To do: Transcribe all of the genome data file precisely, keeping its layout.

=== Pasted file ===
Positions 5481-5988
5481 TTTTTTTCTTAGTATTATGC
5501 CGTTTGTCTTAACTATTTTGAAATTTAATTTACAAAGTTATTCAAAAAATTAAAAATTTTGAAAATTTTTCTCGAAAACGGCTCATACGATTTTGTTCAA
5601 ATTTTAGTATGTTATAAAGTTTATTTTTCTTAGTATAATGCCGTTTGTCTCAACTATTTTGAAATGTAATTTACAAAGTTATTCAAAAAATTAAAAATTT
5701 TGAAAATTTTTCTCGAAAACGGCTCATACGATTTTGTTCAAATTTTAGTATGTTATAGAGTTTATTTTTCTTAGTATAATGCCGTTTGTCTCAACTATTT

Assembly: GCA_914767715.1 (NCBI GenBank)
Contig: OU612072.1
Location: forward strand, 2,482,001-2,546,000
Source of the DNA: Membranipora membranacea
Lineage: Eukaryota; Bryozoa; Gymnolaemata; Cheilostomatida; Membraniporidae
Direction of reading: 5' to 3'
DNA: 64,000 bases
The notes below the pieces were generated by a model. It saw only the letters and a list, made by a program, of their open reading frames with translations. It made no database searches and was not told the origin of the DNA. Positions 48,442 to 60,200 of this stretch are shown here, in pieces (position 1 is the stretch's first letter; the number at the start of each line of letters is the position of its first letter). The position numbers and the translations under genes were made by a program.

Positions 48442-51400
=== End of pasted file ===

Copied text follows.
Positions 5481-5988
5481 TTTTTTTCTTAGTATTATGC
5501 CGTTTGTCTTAACTATTTTGAAATTTAATTTACAAAGTTATTCAAAAAATTAAAAATTTTGAAAATTTTTCTCGAAAACGGCTCATACGATTTTGTTCAA
5601 ATTTTAGTATGTTATAAAGTTTATTTTTCTTAGTATAATGCCGTTTGTCTCAACTATTTTGAAATGTAATTTACAAAGTTATTCAAAAAATTAAAAATTT
5701 TGAAAATTTTTCTCGAAAACGGCTCATACGATTTTGTTCAAATTTTAGTATGTTATAGAGTTTATTTTTCTTAGTATAATGCCGTTTGTCTCAACTATTT

Assembly: GCA_914767715.1 (NCBI GenBank)
Contig: OU612072.1
Location: forward strand, 2,482,001-2,546,000
Source of the DNA: Membranipora membranacea
Lineage: Eukaryota; Bryozoa; Gymnolaemata; Cheilostomatida; Membraniporidae
Direction of reading: 5' to 3'
DNA: 64,000 bases
The notes below the pieces were generated by a model. It saw only the letters and a list, made by a program, of their open reading frames with translations. It made no database searches and was not told the origin of the DNA. Positions 48,442 to 60,200 of this stretch are shown here, in pieces (position 1 is the stretch's first letter; the number at the start of each line of letters is the position of its first letter). The position numbers and the translations under genes were made by a program.

Positions 48442-51400